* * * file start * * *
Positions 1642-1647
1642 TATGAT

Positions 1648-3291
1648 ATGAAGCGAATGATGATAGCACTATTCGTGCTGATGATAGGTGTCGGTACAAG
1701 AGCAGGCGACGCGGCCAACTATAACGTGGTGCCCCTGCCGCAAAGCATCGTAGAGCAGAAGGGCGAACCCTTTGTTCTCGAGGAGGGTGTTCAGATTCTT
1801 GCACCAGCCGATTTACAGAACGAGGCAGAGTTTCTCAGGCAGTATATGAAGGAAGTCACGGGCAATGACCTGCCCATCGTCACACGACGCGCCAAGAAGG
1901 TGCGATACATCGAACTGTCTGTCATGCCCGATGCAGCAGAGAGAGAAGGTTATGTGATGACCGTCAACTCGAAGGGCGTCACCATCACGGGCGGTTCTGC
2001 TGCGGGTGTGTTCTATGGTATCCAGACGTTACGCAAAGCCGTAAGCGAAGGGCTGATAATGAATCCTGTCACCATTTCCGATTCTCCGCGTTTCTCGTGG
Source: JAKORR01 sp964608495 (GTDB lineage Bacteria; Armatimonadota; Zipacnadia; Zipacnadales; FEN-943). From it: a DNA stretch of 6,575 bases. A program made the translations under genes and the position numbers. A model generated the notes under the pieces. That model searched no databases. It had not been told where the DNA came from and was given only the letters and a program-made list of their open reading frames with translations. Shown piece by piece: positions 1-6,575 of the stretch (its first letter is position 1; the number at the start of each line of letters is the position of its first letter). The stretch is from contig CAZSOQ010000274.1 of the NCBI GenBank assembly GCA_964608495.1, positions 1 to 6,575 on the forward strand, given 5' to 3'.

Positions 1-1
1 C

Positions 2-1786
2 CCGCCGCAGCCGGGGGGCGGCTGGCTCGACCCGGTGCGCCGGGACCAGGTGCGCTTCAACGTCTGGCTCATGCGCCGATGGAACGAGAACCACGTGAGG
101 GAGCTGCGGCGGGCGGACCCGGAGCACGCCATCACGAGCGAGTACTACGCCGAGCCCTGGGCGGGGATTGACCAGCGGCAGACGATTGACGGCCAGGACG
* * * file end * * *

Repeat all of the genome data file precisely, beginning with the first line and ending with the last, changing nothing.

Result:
Positions 1642-1647
1642 TATGAT

Positions 1648-3291
1648 ATGAAGCGAATGATGATAGCACTATTCGTGCTGATGATAGGTGTCGGTACAAG
1701 AGCAGGCGACGCGGCCAACTATAACGTGGTGCCCCTGCCGCAAAGCATCGTAGAGCAGAAGGGCGAACCCTTTGTTCTCGAGGAGGGTGTTCAGATTCTT
1801 GCACCAGCCGATTTACAGAACGAGGCAGAGTTTCTCAGGCAGTATATGAAGGAAGTCACGGGCAATGACCTGCCCATCGTCACACGACGCGCCAAGAAGG
1901 TGCGATACATCGAACTGTCTGTCATGCCCGATGCAGCAGAGAGAGAAGGTTATGTGATGACCGTCAACTCGAAGGGCGTCACCATCACGGGCGGTTCTGC
2001 TGCGGGTGTGTTCTATGGTATCCAGACGTTACGCAAAGCCGTAAGCGAAGGGCTGATAATGAATCCTGTCACCATTTCCGATTCTCCGCGTTTCTCGTGG
Source: JAKORR01 sp964608495 (GTDB lineage Bacteria; Armatimonadota; Zipacnadia; Zipacnadales; FEN-943). From it: a DNA stretch of 6,575 bases. A program made the translations under genes and the position numbers. A model generated the notes under the pieces. That model searched no databases. It had not been told where the DNA came from and was given only the letters and a program-made list of their open reading frames with translations. Shown piece by piece: positions 1-6,575 of the stretch (its first letter is position 1; the number at the start of each line of letters is the position of its first letter). The stretch is from contig CAZSOQ010000274.1 of the NCBI GenBank assembly GCA_964608495.1, positions 1 to 6,575 on the forward strand, given 5' to 3'.

Positions 1-1
1 C

Positions 2-1786
2 CCGCCGCAGCCGGGGGGCGGCTGGCTCGACCCGGTGCGCCGGGACCAGGTGCGCTTCAACGTCTGGCTCATGCGCCGATGGAACGAGAACCACGTGAGG
101 GAGCTGCGGCGGGCGGACCCGGAGCACGCCATCACGAGCGAGTACTACGCCGAGCCCTGGGCGGGGATTGACCAGCGGCAGACGATTGACGGCCAGGACG